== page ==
We do not know the exact birthplace of the vine, but it is assumed to be Asia Minor. What is certain is that it existed a long time ago and that the grape is one of the oldest fruit in the world, as evidenced by seeds found in sites from the Neolithic era. The wild vine was definitely domesticated, and therefore cultivated, around 6,000 years ago. Different varieties were developed to produce wine.
The Greeks and Romans consumed both fresh and dried table grapes. During the Renaissance, some varieties were selectively bred for this purpose.
However, this fruit remained rare until the 20th century, when it became necessary to find new markets for wine. Most varieties grown today date from the late 19th century.
There are three standardized quality categories of table grapes: extra (the best), I, and II.
Select a bunch of grapes that is clean and fresh and still with its "bloom", the slightly waxy substance naturally present on the fruit (not to be confused with moisture produced during storage in a cold room). The stalk should be firm and crisp, but not dry or too dark. The fruit should be very firm, but not too tightly packed on the stalk (otherwise they rot quickly), of an equal size, and uniform color.
Green hues on white grapes are traces of sulfur left over from the final treatment.
The fruit should be a regular shape and size, with a suitable moisture content, without traces of sugar on the surface. The best raisins are the ones that have been dried naturally.
Table grapes are sold in bunches. They are also sold separated into individual fruit or as frozen puree. They are also used to make grape juice.
Raisins can be bought loose.
Oil is extracted from grape seeds to create an oil with the same name.
Before use, fresh grapes must always be carefully washed to remove any residue from their treatment.
In cooking, they can be braised to accompany meat, poultry, or game, or used in a variety of sweet/savory dishes. Quail with grapes is a classic dish. Raw, they work well in a vegetable salad. A bunch of grapes can be the perfect accompaniment to cheese or smoked ham.
As for desserts, grapes are a welcome addition to a fruit salad or fruit kebab, can be used to make a clafoutis or tart, or turned into jelly or jam.
A raisiné is a compote made using fruit (and sometimes also vegetables) cooked in black grape juice.
Raisins are usually rehydrated in water, but sometimes in tea or rum, according to their intended use. Alternatively, they can be used dry, in which case they will absorb the cooking liquid.
They feature in many sweet dishes: cakes, pastries, buns, semolina pudding, rice pudding, bread pudding, etc., but also in savory dishes, such as couscous and tagines.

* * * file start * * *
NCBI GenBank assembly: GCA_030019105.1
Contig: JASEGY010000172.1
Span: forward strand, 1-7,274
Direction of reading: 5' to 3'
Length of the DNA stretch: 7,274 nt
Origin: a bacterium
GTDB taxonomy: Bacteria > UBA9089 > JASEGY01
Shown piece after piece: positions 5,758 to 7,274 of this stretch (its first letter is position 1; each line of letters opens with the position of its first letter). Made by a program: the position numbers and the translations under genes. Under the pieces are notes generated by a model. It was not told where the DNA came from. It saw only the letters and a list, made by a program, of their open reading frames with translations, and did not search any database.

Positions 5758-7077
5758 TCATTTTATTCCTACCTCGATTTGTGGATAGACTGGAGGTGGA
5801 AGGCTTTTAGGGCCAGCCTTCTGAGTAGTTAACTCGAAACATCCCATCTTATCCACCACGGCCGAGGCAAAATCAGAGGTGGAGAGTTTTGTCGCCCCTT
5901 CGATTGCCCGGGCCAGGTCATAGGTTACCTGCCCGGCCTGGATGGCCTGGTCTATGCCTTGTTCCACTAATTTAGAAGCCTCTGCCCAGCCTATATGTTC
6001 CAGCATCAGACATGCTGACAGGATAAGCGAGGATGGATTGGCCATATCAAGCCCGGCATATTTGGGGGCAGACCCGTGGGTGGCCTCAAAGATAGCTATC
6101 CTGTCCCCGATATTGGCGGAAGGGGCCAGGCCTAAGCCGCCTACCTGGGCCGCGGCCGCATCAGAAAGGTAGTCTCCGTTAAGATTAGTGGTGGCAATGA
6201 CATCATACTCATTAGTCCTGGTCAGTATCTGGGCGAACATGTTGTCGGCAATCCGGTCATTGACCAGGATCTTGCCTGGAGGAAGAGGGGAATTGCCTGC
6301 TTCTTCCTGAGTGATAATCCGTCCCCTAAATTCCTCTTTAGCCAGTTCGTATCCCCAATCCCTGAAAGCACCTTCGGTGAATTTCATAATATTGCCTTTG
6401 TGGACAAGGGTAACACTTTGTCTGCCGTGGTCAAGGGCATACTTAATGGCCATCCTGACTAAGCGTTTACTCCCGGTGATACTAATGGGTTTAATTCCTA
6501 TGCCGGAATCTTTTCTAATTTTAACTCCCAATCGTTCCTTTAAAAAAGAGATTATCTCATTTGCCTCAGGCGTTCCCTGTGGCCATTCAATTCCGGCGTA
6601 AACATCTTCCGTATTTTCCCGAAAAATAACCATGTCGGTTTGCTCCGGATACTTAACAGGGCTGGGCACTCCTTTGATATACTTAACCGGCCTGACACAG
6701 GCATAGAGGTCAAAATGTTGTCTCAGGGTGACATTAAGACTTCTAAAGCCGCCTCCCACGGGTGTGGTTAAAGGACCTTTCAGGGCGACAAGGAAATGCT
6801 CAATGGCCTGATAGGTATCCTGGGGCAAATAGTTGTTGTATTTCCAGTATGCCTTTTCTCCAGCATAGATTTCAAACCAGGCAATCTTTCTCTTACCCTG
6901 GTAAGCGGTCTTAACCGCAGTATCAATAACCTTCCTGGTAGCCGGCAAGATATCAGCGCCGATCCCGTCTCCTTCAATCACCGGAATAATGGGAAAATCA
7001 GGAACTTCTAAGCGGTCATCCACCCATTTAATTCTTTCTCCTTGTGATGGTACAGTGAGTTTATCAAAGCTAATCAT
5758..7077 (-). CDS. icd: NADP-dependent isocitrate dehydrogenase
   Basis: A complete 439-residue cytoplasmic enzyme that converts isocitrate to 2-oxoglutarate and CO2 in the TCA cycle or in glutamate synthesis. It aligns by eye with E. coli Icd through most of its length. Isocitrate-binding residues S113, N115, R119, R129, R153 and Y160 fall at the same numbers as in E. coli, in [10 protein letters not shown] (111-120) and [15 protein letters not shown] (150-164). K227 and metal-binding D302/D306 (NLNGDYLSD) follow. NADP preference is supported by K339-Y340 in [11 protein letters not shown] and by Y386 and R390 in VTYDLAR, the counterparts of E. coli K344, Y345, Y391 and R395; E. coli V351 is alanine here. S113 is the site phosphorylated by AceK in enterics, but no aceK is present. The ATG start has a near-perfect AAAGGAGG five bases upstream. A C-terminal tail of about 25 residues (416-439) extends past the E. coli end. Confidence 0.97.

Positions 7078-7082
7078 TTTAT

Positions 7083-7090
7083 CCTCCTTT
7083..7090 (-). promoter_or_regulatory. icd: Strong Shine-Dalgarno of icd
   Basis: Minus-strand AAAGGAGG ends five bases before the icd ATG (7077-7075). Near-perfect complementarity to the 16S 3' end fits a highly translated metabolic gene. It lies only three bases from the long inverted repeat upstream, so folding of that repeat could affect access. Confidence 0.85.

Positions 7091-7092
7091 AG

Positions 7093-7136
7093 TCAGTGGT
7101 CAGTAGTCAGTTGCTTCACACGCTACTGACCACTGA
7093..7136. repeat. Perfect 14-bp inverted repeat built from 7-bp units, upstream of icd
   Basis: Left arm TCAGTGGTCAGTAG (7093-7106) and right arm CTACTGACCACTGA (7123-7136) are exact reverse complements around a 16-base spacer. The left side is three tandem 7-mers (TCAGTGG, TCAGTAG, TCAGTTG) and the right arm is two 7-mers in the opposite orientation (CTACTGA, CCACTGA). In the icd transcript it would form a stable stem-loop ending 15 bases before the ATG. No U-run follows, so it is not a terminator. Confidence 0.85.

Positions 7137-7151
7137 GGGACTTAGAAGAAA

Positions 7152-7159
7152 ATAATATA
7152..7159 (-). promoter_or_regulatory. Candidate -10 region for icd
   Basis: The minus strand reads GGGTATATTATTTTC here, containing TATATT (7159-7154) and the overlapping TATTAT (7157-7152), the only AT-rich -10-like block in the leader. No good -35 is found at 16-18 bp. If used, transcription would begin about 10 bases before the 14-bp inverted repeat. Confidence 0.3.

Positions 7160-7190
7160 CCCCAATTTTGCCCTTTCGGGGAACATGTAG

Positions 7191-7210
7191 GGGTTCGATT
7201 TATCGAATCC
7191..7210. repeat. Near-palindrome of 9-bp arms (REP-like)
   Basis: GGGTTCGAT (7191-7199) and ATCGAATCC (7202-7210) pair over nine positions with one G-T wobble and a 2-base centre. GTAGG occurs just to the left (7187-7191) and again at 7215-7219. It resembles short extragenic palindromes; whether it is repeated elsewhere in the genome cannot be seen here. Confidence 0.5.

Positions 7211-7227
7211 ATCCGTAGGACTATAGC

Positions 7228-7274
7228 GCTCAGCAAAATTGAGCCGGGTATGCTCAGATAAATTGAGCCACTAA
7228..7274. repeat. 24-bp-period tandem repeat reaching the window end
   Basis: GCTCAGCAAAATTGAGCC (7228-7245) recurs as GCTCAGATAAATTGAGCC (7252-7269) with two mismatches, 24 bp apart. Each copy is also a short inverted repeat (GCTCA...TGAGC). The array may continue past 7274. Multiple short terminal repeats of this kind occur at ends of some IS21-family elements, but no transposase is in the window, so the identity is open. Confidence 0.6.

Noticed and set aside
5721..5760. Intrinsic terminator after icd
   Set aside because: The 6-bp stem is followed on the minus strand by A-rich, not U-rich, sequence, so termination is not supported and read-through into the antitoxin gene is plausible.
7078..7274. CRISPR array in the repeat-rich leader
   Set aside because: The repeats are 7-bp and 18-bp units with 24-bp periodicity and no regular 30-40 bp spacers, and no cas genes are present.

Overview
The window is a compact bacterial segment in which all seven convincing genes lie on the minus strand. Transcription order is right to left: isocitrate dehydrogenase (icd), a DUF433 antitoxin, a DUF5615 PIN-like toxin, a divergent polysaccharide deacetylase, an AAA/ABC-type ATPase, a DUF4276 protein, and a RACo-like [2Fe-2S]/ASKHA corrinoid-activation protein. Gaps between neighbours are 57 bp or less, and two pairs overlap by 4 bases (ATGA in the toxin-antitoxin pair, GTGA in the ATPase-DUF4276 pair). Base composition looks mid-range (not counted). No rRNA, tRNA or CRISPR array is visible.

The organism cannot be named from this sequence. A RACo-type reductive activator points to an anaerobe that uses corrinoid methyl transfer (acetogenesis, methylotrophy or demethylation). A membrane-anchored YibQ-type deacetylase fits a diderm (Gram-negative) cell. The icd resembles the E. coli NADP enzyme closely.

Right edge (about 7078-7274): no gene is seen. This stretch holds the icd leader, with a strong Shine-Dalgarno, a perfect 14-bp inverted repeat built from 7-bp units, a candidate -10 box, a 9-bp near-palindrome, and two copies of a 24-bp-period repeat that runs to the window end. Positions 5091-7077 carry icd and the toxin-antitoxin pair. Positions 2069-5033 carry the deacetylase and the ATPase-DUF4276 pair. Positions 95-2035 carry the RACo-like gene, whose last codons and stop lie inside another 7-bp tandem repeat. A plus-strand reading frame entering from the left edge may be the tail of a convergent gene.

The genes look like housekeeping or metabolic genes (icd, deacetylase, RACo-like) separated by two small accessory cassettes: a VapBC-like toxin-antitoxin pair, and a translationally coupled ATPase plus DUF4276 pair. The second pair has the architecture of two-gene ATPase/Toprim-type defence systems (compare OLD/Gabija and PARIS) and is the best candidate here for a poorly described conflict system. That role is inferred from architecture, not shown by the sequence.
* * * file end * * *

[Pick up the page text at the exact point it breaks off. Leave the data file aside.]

Fresh grapes should be stored at cool room temperature. They can be kept in the refrigerator as long as they have not been washed, as the moisture will make them rot fairly quickly.
Raisins should be stored in a tightly sealed container.
Grape seed oil should always be stored in the dark, in a tightly sealed container or bottle, as it oxidizes easily.
Grapes contain more carbohydrates than almost any other fruit, although they are mostly made up of water. They are also among the richest in minerals, especially potassium, anthocyanin pigments, polyphenols and carotenoids (particularly black grapes). Grapes protect against cardiovascular disease.
Raisins, as most of their water content has been removed, are very rich in carbohydrates, minerals, B vitamins, and fiber. They contain all of the goodness of fresh grapes in a concentrated form.
Grape seed oil is particularly rich in unsaturated fatty acids.
There are two broad categories of table grape: red and white, and within these groups, there are a number of varieties.
. Chasselas: very sweet, quite small, spherical grapes with thin golden skin.
In France, the Chasselas de Moissac variety has PDO status. Mid-August through mid-November.
The Chasselas doré de Thomery grape undergoes a specific process in cold storage so as to be on the market from Christmas through April.
In Germany this type of grape is called Gutedel, and in Switzerland, Fendant. It is grown in several European countries.
. Danlas: large, round, yellow grapes, not very fragrant. Early and quite rare: mid-August through September.
. Italia: large oval grapes with thick skin ranging from yellow-green to golden yellow and with a slightly musky flavor. Grown in Italy. Highly resistant, they keep for quite a long time. September through December.
. Madeleine royale: round and medium-size grapes with thin skin. Rarely cultivated. They are found in Great Britain, Belgium, Austria, France, and Argentina.
. Aledo: large golden elongated grapes. Grown in Spain from November through January.
. Thomson Seedless or Sultana: round seedless grape. Widely cultivated throughout the world, this variety is mostly used to produce sultana raisins, although Chile exports it as a table grape in winter.
. Muscat: round, small, pink, sweet grapes. Grown in Chile and exported in winter.
. Cardinal: large, spherical, purplish-red grapes with quite thick skin and very juicy, sweet flesh. The earliest: late July through August.
. Alphonse Lavallée: big, round, black grapes, somewhat crisp, with quite thick skin. Late August through October. Cultivated in almost all grape-producing countries. In winter, they are imported from South Africa, often under the name ribier.
. Lival: large, very dark, and quite firm grapes with thick skin. August.
. Black Hamburg: quite small, elongated, black grapes with thin skin and a slightly musky flavor. Late August through early November.
. Ribol: large oval grapes with thick skin and quite crisp flesh. Mid-October through November.
. Muscat du Ventoux: medium-size very dark grapes with very sweet flesh. They are quite rare and have PDO status. September through mid-November.
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